Is Byron Energy Limited’s (ASX:BYE) 16% ROE Strong Compared To Its Industry?

While some investors are already well versed in financial metrics (hat tip), this article is for those who would like to learn about Return On Equity (ROE) and why it is important. We’ll use ROE to examine Byron Energy Limited (ASX:BYE), by way of a worked example.

Byron Energy has a ROE of 16%, based on the last twelve months. That means that for every A$1 worth of shareholders’ equity, it generated A$0.16 in profit.

See our latest analysis for Byron Energy

How Do You Calculate ROE?

The formula for ROE is:

Return on Equity = Net Profit (from continuing operations) ÷ Shareholders’ Equity

Or for Byron Energy:

16% = US$5.7m ÷ US$37m (Based on the trailing twelve months to June 2019.)

Most know that net profit is the total earnings after all expenses, but the concept of shareholders’ equity is a little more complicated. It is all the money paid into the company from shareholders, plus any earnings retained. Shareholders’ equity can be calculated by subtracting the total liabilities of the company from the total assets of the company.

What Does Return On Equity Mean?

ROE looks at the amount a company earns relative to the money it has kept within the business. The ‘return’ is the amount earned after tax over the last twelve months. A higher profit will lead to a higher ROE. So, all else equal, investors should like a high ROE. Clearly, then, one can use ROE to compare different companies.

Does Byron Energy Have A Good ROE?

Arguably the easiest way to assess company’s ROE is to compare it with the average in its industry. The limitation of this approach is that some companies are quite different from others, even within the same industry classification. If you look at the image below, you can see Byron Energy has a similar ROE to the average in the Oil and Gas industry classification (15%).

ASX:BYE Past Revenue and Net Income, January 25th 2020
ASX:BYE Past Revenue and Net Income, January 25th 2020

That’s not overly surprising. ROE can give us a view about company quality, but many investors also look to other factors, such as whether there are insiders buying shares. I will like Byron Energy better if I see some big insider buys. While we wait, check out this free list of growing companies with considerable, recent, insider buying.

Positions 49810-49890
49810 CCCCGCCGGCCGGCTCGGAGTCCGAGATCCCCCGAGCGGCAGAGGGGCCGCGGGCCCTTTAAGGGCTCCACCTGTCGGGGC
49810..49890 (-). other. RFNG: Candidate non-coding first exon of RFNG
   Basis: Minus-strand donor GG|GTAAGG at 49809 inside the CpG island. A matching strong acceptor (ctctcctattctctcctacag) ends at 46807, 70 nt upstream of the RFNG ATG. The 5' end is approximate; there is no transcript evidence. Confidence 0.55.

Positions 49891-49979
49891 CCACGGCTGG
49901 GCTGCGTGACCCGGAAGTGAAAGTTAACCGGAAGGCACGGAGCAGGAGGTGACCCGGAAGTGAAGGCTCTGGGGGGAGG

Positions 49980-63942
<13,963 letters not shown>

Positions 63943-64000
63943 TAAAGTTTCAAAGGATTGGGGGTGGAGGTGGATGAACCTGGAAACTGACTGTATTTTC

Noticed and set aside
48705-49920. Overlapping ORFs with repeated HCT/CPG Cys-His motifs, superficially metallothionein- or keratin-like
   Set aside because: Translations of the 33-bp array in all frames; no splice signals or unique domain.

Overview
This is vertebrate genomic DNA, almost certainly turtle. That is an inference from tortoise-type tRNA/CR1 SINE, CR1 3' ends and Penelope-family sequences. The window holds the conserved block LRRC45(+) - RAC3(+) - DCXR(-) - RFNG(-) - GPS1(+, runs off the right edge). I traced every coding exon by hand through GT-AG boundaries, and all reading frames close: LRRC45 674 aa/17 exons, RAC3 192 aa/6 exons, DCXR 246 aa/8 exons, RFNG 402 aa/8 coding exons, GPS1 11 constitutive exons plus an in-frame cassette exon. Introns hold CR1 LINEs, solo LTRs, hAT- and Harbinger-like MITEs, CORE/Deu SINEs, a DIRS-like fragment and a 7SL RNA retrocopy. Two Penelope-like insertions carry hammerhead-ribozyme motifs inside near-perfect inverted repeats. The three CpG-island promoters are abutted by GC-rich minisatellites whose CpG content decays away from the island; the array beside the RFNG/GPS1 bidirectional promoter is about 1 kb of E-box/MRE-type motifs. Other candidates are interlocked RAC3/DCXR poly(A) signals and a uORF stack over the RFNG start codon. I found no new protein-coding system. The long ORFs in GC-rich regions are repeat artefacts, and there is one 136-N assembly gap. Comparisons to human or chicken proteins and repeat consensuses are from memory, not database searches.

Why You Should Consider Debt When Looking At ROE

Most companies need money — from somewhere — to grow their profits. That cash can come from retained earnings, issuing new shares (equity), or debt. In the first two cases, the ROE will capture this use of capital to grow. In the latter case, the debt used for growth will improve returns, but won’t affect the total equity. In this manner the use of debt will boost ROE, even though the core economics of the business stay the same.

Byron Energy’s Debt And Its 16% ROE

Although Byron Energy does use debt, its debt to equity ratio of 0.16 is still low. Its very respectable ROE, combined with only modest debt, suggests the business is in good shape. Careful use of debt to boost returns is often very good for shareholders. However, it could reduce the company’s ability to take advantage of future opportunities.

In Summary

Return on equity is one way we can compare the business quality of different companies. A company that can achieve a high return on equity without debt could be considered a high quality business. All else being equal, a higher ROE is better.

But when a business is high quality, the market often bids it up to a price that reflects this. It is important to consider other factors, such as future profit growth — and how much investment is required going forward. So you might want to take a peek at this data-rich interactive graph of forecasts for the company.

Of course, you might find a fantastic investment by looking elsewhere. So take a peek at this free list of interesting companies.

If you spot an error that warrants correction, please contact the editor at editorial-team@simplywallst.com. This article by Simply Wall St is general in nature. It does not constitute a recommendation to buy or sell any stock, and does not take account of your objectives, or your financial situation. Simply Wall St has no position in the stocks mentioned.

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